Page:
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Wine Spectator: Where The Wine Market Is Headed In 2023

January 25, 2023

U.S. wine consumption declined an estimated 1% in 2022, according to Impact Databank. California wineries report that tasting room visits are down. Even rare wine sales are slowing—the Liv-Ex 100, a London-based index of the top collectible wines, declined for the first time in 18 months in July, then again in October and November.

Analysts are trying to gauge the impact an economic slowdown could have on the industry in the coming year. “The divergence between lower price and higher price has never been wider,” Rob McMillan, executive vice president for Silicon Valley Bank (SVB) and head of its wine division, told Wine Spectator. “We really have two different wine industries now.”

“The positive growth in premium wine sales is expected to continue into 2023, tempered by the shadow of demand concerns due to the lack of adoption by consumers younger than 60,” McMillan added in a statement released in conjunction with SVB’s annual State of the U.S. Wine Industry Report. “Concerns about alcohol on health, difficult global economic conditions, and the growing influence of climate change is impacting consumer behavior.”

The SVB report added that overall U.S. wine volume is expected to stabilize this year, but that “rising demand for spirits, alternative beverages, and better-for-you offerings” is continuing to pressure the wine category on- and off-premise, and that bringing younger generations of consumers into the category remains the main challenge.

Regarding the larger economic picture, Stephen Rannekleiv, Rabobank’s global strategist for the beverages sector, told Wine Spectator, “This shows some signs of being a Patagonia vest recession. Tech workers are getting laid off right now. At the same time, sales of Busch Light are growing as blue collar workers earn higher pay but are also paying more for everything due to inflation.” Lower income households are grappling more with inflation, as prices have outpaced rising wages.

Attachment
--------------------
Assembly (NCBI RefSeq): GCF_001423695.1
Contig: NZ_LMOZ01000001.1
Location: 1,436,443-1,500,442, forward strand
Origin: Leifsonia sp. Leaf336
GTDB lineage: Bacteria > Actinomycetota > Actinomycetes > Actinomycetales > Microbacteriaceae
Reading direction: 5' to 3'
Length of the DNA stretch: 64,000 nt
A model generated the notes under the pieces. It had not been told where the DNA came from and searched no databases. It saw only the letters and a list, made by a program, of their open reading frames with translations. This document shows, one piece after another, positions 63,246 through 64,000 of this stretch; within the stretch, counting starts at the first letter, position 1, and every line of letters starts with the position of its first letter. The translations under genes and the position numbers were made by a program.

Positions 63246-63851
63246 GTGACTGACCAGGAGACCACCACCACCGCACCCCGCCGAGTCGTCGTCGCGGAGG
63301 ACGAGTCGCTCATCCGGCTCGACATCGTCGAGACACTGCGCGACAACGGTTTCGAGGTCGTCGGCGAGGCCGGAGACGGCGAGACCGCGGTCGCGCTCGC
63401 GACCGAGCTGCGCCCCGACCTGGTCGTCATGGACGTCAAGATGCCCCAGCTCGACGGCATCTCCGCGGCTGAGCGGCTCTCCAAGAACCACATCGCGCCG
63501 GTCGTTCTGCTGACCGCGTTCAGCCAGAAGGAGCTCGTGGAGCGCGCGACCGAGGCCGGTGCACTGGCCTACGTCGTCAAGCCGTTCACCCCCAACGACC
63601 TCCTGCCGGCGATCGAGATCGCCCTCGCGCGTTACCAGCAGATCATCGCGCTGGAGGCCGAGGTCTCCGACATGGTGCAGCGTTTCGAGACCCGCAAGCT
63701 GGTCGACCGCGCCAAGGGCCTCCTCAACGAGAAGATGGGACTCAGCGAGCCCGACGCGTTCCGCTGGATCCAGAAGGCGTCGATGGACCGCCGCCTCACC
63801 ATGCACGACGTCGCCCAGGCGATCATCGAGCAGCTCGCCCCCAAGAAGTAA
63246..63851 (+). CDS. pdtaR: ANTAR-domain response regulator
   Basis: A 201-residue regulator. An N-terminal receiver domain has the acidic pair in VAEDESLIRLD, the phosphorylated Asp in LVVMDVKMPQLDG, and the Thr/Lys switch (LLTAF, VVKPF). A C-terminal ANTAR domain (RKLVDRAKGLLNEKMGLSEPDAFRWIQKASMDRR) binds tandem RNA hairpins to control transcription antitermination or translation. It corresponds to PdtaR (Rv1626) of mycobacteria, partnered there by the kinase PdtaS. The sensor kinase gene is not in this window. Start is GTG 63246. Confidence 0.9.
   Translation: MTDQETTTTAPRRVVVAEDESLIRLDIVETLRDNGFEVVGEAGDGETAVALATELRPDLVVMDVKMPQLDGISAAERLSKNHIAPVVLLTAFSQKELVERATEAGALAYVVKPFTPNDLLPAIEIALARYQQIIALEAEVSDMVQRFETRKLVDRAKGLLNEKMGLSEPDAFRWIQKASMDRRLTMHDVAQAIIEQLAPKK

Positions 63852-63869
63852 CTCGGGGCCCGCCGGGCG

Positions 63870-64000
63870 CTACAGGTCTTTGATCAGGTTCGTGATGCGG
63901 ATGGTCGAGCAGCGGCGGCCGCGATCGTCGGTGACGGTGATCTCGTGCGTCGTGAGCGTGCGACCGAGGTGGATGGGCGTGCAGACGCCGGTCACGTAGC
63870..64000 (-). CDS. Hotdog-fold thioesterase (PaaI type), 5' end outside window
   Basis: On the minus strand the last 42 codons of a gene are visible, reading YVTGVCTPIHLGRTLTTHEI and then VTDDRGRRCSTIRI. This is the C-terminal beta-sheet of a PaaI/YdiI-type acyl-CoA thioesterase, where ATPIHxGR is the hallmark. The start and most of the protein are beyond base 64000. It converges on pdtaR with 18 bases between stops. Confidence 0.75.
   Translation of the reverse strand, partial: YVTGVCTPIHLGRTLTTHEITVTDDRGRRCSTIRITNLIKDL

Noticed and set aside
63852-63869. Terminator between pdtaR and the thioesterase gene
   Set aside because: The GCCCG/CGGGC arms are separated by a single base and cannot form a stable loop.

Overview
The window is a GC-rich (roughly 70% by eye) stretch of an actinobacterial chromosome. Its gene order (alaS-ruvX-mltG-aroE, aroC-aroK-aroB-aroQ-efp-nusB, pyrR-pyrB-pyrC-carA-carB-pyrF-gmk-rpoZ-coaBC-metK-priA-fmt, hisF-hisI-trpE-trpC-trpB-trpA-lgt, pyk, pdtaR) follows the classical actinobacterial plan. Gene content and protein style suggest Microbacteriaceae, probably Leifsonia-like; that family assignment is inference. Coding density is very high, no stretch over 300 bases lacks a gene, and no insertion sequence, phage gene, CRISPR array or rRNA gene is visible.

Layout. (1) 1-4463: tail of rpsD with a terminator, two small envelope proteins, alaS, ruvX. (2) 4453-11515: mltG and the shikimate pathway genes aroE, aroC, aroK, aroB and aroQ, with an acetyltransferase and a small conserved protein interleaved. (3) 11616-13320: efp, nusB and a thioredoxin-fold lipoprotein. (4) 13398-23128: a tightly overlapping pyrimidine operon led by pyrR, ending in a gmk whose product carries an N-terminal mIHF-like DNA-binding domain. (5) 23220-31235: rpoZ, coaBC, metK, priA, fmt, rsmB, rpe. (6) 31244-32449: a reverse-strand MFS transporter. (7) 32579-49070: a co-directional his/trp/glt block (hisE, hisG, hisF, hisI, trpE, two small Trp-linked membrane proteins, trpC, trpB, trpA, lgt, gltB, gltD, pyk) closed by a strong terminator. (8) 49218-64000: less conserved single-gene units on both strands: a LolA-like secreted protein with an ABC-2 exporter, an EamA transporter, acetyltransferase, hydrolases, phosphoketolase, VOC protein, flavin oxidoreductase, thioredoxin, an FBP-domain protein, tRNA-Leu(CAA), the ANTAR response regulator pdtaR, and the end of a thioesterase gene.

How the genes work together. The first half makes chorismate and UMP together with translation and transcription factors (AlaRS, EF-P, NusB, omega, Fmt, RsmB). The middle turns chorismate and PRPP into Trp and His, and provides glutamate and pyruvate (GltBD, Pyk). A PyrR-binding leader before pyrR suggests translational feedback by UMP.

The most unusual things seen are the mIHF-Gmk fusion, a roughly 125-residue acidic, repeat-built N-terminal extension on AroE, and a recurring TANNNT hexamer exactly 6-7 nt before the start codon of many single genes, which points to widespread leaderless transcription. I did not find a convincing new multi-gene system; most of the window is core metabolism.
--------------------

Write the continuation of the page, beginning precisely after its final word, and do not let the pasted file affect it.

But the premium wine sector—wines priced at $15 a bottle and up—depends on higher income consumers. While there have been layoffs in tech and a few other sectors, employment is still pretty strong overall and wages are solid.

A year ago, many importers and retailers were warning that wine prices would rise dramatically in 2022, just like most other consumer goods. But, for the most part, that hasn’t happened. That isn’t because winemakers are enjoying lower costs. Just about everything in wine production has gotten more expensive, thanks to supply chain issues. Paper for labels has gotten pricier. A fire at a glass factory in Argentina left many producers scrambling for bottles. Fuel costs have been higher, particularly diesel, which is crucial for transporting wine around the country and the globe.

But most premium wine producers haven’t raised prices by much, if at all. The reason? Wine sales were sluggish for much of last year, especially compared to spirits sales, and wineries didn’t want to risk raising prices and turning off consumers. “There have been price increases, but not enough to cover inflation,” says McMillan. Keeping prices steady while costs are rising is not a recipe for profits, but wineries seem willing to swallow some short-term pain rather than risk losing customers. Wine Spectator has the full story.

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